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Influence of occupants' behaviour on heating energy consumption and thermal comfort in residential buildings.

Rel. Stefano Paolo Corgnati, Marco Filippi, Bjarne W. Olesen, Rune Vinther Andersen. Politecnico di Torino, Corso di laurea magistrale in Architettura costruzione citta', 2012

Questa è la versione più aggiornata di questo documento.

Abstract:

A huge proportion of world energy consumption is spent to maintain comfortable and healthy inhabited environments. Only in Europe, about 40% of global primary energy consumption derives from building constructions and specifically a share of 22% is due to the residential sector, whereas the remaining part is due to office buildings construction. Specifically, more than 66% of this amount depends on the energy consumption for heating, cooling, ventilation and lighting.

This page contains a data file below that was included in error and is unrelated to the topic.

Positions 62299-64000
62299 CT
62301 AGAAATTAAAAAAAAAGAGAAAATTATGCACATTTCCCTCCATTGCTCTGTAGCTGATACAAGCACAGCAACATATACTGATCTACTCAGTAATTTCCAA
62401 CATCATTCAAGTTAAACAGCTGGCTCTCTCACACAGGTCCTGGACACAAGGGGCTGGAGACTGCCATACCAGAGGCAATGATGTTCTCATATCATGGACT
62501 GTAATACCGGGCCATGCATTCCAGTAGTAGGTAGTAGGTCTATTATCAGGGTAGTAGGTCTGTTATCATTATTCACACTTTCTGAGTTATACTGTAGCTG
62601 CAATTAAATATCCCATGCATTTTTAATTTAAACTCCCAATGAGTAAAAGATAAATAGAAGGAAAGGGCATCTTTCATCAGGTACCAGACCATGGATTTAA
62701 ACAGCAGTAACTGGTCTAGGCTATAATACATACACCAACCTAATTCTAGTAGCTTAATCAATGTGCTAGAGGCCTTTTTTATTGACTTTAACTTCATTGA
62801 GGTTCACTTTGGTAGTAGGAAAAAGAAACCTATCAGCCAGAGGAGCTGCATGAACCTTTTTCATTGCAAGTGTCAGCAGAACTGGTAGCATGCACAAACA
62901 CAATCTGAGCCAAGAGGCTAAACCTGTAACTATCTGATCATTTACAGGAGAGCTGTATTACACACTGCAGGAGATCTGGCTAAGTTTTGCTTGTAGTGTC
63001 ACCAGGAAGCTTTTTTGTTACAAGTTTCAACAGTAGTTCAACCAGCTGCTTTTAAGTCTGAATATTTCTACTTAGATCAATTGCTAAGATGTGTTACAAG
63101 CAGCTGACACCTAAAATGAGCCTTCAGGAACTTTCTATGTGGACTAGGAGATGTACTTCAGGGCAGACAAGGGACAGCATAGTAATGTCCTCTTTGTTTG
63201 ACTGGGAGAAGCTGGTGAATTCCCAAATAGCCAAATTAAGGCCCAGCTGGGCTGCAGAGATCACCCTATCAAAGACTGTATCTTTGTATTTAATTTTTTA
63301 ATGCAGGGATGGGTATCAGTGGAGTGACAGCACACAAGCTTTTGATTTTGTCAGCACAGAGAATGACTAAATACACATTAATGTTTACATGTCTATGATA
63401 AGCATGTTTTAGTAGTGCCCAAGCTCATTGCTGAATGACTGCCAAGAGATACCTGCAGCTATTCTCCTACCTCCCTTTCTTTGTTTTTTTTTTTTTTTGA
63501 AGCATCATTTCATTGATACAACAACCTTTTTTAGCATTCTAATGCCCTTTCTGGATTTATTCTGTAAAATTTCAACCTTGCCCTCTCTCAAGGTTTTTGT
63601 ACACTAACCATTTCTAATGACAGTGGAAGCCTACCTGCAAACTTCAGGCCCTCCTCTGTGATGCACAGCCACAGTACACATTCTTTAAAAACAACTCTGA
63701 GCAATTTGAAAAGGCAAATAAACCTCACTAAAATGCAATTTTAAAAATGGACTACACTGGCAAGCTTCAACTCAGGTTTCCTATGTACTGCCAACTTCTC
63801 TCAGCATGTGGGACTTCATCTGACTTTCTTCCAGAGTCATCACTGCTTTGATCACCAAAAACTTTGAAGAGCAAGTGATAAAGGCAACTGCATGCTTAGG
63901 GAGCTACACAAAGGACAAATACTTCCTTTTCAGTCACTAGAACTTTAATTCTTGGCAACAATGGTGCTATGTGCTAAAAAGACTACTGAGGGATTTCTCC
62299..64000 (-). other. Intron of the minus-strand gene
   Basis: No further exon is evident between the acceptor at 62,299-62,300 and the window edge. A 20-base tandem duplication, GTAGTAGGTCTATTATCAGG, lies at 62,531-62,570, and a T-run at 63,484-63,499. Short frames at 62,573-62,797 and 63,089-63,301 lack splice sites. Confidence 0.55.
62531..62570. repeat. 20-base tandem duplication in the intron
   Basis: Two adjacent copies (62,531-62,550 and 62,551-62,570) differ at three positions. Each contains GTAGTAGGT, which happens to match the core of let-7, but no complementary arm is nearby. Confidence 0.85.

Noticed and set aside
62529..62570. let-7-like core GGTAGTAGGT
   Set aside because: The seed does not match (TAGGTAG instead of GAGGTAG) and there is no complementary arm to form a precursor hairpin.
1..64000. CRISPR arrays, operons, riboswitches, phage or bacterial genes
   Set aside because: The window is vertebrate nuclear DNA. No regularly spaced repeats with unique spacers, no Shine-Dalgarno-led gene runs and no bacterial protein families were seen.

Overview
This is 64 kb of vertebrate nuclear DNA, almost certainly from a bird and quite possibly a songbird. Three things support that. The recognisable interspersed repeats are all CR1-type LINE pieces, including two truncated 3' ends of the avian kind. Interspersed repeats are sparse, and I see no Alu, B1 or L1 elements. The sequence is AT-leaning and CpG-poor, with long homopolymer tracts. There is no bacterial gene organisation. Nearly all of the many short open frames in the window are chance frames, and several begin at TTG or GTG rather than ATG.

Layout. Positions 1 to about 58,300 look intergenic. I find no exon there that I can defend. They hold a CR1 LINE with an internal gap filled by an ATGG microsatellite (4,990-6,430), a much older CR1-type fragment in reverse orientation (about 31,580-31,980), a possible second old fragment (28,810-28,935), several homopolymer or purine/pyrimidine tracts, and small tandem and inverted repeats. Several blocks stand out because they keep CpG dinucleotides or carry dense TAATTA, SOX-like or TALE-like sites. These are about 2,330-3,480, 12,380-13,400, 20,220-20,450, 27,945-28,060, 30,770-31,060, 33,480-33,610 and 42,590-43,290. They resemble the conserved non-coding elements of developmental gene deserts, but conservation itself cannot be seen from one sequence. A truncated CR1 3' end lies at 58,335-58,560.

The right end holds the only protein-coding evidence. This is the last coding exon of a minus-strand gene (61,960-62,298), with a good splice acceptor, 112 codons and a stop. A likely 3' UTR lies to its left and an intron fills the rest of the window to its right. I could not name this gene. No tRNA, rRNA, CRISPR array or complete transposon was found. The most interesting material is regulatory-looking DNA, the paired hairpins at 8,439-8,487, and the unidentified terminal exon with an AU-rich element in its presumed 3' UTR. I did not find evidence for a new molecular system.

As demands for low energy consumption in constantly increasing, architects and engineers is facing great challenges of saving energy while maintaining or even improving current comfort levels. The current trend in reduction of energy use in buildings is oriented towards sustainable measures and techniques aimed to energy need restraint: super-insulation, efficiency in plant systems, improved thermo-physical properties of building materials, attention to form and orientation, etc... However studies confirmed the existence of an outstanding gap between predicted and actual energy consumption in dwelling. These highlighted discrepancies are due to several factors. Socio-demographic characteristics such as household size, age of the Utilities, income, education level and country of origin have been recognized as parameters having an influence on the desired levels of comfort by the occupants. Existing dynamic energy simulation tools, developed in the last 10 years, exceed the static size of the simplified methods through a better and more accurate prediction of energy use; however they are still unable to replicate the actual dynamics that govern energy uses within buildings. Energy performance is dramatically affected by the behaviour of users inside buildings: each architectural project is proposed on the base of a singular spatial organization and occupier's usability, but once the building-plant system has been realized, this could be used differently from the assumptions made in the design phase.